The Conservative Political Action Conference held a discussion about GOP outreach to minorities — but it attracted almost no interest.
"The [Thursday] panel delivered a remarkably pointed review of GOP voter outreach (largely its failures) and explained, in very straightforward terms, how the party can (and must) do better," Brookings Institute fellow John Hudak, who attended the event, said in a blog post.
"However, the most revealing part of the experience was not what happened on stage, but what happened off stage, and reflects the national electoral struggles Republicans are facing," he said, adding, "About ten minutes into the panel, I snapped a photo of a largely empty ballroom. The lack of attendance for the panel is a huge loss and missed opportunity for participants."
During the panel there was a squabble when one Republican political strategist, Jason Roe, suggested that Democrats do better than Republicans among minorities because they have "goodies" to offer.
"It's not goodies," GOP strategist Robert Woodson responded, Talking Points Memo reports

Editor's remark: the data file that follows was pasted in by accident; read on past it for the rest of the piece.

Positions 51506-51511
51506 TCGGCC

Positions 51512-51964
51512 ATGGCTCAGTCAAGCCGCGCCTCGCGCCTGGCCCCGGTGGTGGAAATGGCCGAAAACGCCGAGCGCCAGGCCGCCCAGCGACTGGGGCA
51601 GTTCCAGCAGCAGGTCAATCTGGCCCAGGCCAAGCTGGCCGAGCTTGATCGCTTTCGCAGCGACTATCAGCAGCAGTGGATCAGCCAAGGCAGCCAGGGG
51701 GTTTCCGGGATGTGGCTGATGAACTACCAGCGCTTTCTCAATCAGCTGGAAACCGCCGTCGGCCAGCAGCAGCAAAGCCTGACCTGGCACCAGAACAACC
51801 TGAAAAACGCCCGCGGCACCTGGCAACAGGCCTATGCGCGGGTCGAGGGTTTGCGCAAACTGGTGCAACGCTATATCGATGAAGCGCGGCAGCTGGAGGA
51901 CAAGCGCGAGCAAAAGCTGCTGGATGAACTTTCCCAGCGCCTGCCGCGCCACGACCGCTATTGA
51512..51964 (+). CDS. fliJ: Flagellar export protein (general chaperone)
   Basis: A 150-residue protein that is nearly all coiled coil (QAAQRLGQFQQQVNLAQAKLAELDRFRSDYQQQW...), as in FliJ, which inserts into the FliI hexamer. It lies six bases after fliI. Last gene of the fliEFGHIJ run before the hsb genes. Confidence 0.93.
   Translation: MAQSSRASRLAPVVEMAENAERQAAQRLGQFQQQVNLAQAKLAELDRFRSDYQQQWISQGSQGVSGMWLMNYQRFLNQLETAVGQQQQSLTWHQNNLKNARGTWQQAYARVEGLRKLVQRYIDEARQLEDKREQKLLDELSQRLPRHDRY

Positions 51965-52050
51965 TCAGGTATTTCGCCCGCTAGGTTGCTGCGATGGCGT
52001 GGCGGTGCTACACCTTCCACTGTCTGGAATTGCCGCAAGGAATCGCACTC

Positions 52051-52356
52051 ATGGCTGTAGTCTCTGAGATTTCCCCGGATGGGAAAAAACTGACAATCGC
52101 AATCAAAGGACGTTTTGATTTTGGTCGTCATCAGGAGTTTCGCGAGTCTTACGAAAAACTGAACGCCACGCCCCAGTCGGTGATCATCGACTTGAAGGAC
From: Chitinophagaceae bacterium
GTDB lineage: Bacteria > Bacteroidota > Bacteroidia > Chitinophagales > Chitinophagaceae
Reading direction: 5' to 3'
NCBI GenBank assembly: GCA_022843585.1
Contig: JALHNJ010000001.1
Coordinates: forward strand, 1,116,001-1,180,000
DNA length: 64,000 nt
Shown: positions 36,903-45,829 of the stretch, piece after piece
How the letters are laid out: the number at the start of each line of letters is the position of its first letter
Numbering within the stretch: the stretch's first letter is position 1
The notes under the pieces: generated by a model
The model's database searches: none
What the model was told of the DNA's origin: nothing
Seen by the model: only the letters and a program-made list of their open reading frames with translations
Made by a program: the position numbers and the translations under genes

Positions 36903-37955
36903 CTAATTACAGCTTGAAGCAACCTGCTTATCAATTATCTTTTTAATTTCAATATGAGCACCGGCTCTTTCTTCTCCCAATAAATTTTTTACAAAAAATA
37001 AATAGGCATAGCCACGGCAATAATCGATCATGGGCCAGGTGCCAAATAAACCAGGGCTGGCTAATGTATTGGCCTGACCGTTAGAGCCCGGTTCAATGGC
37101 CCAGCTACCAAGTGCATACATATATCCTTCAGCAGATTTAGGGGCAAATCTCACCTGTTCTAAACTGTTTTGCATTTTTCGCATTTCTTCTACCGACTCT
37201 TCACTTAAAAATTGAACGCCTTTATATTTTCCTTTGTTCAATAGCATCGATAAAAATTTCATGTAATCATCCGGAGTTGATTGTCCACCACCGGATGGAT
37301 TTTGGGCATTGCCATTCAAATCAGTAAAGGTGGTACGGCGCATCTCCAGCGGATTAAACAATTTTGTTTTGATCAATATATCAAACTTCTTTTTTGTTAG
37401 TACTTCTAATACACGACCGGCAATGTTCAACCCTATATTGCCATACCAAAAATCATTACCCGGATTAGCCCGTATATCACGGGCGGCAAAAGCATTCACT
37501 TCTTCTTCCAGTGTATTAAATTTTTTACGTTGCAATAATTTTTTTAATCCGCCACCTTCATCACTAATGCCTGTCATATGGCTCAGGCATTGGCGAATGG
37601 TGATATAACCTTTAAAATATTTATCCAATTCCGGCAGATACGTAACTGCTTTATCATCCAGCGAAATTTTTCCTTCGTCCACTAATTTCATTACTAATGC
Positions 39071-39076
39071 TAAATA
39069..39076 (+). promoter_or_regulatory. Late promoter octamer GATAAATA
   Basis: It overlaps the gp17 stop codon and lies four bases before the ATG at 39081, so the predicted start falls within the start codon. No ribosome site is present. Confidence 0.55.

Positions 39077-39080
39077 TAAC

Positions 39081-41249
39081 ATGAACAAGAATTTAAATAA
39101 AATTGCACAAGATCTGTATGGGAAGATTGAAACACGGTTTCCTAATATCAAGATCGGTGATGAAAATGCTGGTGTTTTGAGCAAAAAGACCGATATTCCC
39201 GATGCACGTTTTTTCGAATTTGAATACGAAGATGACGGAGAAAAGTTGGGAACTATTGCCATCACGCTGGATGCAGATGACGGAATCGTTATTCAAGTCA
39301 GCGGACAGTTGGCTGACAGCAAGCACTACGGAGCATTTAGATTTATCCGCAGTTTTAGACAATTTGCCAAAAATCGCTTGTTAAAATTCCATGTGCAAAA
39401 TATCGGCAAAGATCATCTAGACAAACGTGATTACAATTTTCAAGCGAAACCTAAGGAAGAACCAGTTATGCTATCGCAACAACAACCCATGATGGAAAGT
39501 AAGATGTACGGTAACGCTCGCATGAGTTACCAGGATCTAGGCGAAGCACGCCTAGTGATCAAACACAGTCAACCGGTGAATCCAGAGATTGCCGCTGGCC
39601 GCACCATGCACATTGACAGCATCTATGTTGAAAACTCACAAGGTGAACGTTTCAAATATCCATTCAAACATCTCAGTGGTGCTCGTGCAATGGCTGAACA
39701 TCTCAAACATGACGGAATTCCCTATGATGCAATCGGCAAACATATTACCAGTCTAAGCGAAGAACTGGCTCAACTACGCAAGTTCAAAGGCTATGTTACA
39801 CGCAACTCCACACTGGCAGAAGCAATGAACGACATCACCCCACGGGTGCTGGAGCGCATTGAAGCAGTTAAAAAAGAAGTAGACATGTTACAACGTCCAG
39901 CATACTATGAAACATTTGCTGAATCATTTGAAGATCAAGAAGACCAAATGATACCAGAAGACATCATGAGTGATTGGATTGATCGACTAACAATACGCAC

. "It bothers me that people assume that lower-
income respond to gifts —food stamps or things that will be given to them," he said.
"Nobody wants to be dependent so let's assume that people want a hand up and not a hand down," Woodson added.
Hudak said by the time the panel finished, having run longer than expected, the ballroom was full because people had gathered to hear the next speaker, NRA executive Wayne LaPierre
"Therein lies the problem. Speaking to gun-rights supporters is not the path to Republican success at the national level," Hudak wrote.
"If the GOP wants to see the Democratic Party struggle to elect a president, they should win 20 percent of the African American vote or 50 percent of the Latino vote."
He added that if attendance reflects the party's future approach to diversity, "the White House will be a solid hue of deep blue" for some time into the future.
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